U.S. News

FAA orders inspections of Boeing 737NG cracks

By Sommer Brokaw   |   Sept. 28, 2019 at 3:46 PM
Boeing said the cracks didn't cause any incidents. File Photo by Ken Wolter/Shutterstock


Sept. 28 (UPI) -- The Federal Aviation Administration ordered inspections on another type of Boeing 737 -- the NG model -- after inspectors found structural cracks.

KOMO News reported the unexpected structural cracks on Boeing 737 Next Generation planes Friday.

The cracks were found on the pickle fork, which is a small part of the plane which helps tie the wings to the aircraft's main body and helps manage stress, torque and aerodynamic forces.

"Safety and quality are our top priorities,"a Boeing spokesperson wrote to KOMO News. "Boeing has notified the FAA and been in contact with 737NG operators about a cracking issue discovered on a small number of airplanes undergoing modifications. No in-service issues have been reported. Over the coming days, we will work closely with our customers to implement a recommended inspection plan for certain airplanes in the fleet. This issue does not affect any 737 Max airplanes or the P-8 Poseidon."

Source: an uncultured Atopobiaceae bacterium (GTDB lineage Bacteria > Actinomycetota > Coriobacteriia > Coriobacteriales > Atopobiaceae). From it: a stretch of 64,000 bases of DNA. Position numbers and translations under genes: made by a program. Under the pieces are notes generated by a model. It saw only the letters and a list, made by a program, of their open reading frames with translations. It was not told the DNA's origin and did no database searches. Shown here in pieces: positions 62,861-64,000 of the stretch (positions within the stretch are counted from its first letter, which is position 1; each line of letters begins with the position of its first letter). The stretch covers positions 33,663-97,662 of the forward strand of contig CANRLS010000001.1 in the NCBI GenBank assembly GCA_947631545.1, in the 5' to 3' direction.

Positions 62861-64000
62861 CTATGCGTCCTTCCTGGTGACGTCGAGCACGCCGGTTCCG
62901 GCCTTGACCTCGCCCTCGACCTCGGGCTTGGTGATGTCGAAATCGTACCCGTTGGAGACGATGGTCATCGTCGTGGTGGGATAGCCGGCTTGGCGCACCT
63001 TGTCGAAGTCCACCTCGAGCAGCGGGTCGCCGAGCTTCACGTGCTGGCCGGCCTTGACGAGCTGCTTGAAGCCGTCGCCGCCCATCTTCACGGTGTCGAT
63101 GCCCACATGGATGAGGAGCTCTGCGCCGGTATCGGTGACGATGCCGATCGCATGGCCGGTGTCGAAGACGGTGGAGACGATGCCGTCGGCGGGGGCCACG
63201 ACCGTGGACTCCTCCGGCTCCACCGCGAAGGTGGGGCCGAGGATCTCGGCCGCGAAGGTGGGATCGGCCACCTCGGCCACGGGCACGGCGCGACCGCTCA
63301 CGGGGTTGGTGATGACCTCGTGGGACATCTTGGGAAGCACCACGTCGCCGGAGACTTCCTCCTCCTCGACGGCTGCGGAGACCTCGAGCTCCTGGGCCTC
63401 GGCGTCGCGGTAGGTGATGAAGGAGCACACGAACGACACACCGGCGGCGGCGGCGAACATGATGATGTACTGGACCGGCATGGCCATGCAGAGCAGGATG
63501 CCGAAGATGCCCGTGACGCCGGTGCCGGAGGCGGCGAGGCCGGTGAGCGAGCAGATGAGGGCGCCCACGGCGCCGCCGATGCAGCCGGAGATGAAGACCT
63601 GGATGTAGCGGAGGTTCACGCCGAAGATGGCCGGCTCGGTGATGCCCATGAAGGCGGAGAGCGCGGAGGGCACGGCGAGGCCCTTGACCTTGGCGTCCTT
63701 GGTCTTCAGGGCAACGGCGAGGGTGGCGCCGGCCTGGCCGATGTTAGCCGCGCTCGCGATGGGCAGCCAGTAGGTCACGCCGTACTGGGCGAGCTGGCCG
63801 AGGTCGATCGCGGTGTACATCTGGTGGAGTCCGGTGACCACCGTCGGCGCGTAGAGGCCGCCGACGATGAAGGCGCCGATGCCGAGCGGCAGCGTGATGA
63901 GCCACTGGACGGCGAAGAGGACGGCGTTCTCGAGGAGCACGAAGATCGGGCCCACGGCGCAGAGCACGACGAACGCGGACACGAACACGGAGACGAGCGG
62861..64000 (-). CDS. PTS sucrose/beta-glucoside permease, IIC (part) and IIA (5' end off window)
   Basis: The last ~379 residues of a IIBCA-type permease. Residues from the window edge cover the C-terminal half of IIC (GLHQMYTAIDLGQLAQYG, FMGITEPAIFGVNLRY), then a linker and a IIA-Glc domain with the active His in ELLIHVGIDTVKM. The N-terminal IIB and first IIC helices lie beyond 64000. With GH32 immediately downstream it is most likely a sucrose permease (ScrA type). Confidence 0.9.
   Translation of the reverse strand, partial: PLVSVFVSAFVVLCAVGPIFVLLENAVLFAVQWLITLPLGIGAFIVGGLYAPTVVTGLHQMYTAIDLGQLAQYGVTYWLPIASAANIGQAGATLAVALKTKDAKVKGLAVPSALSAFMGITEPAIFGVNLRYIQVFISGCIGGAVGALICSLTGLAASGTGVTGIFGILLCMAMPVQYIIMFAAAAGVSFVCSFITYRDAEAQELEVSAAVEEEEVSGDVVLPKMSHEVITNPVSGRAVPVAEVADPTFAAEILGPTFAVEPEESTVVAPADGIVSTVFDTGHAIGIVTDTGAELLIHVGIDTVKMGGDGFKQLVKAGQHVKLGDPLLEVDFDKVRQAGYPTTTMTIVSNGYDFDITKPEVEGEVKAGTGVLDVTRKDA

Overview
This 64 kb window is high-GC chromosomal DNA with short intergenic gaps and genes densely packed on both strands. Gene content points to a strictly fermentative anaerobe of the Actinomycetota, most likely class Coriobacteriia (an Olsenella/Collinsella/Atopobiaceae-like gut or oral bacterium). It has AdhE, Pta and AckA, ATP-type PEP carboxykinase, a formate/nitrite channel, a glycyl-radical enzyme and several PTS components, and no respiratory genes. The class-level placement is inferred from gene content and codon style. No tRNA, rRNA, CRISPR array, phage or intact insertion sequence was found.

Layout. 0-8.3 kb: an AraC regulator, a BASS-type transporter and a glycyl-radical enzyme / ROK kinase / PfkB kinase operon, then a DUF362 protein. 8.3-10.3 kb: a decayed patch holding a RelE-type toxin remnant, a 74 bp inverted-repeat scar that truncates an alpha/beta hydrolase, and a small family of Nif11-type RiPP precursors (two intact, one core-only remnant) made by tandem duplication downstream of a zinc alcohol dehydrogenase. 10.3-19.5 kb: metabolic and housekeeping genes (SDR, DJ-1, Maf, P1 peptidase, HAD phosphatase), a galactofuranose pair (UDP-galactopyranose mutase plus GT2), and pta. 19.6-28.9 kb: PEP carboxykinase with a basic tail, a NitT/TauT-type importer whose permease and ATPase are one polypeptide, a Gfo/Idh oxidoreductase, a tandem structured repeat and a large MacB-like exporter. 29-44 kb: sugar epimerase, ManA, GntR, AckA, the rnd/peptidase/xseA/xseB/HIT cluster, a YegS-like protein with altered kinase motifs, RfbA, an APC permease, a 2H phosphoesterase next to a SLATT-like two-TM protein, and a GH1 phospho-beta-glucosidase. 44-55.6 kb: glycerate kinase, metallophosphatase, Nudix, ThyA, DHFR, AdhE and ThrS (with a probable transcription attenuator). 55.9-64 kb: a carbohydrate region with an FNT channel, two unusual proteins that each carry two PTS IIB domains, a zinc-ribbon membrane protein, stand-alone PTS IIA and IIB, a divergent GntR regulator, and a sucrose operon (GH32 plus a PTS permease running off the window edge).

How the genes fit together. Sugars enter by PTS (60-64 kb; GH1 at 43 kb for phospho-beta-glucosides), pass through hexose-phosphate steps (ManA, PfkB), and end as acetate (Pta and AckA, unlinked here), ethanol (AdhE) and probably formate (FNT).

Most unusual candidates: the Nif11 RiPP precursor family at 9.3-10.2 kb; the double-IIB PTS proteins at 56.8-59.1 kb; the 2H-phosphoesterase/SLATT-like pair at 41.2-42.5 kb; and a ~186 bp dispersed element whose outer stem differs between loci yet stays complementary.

Boeing has not said how many planes would be inspected.

In the worst-case scenario, an in-flight failure of the pickle fork could be catastrophic.

Though pickle forks are designed to last for more than 90,000 landings and takeoffs, which are coined "flight cycles" in the aviation industry, workers recently found a severely cracked part on a relatively young Boeing 737 NG with approximately 35,000 flight cycles logged.

A source told KOMO News that Boeing quickly reported the issue to the FAA last week, and after that more planes were found with similar cracking.

Though people may have flown aboard the jets with cracked pickle forks before the issue was discovered, no one has been injured.

The 737 NGs are the generation of models made prior to the 737 Max. The 737 NG models include 737-600, 737-700, 737-800 or 737-900. The models started production in 1996 and the last one rolled off the factory floor this summer in Renton, Wash.

President Donald Trump announced in March that the FAA grounded Boeing 737 Max aircraft after two fatal crashes in less than six months, making the United States the last country to issue the order.

The 737 Max crashed in Ethiopia shortly after takeoff on March 10, killing all 157 aboard.

Similarly, a Boeing 737 Max 8 flight crashed shortly after takeoff in Indonesia in October killing all 189 aboard.

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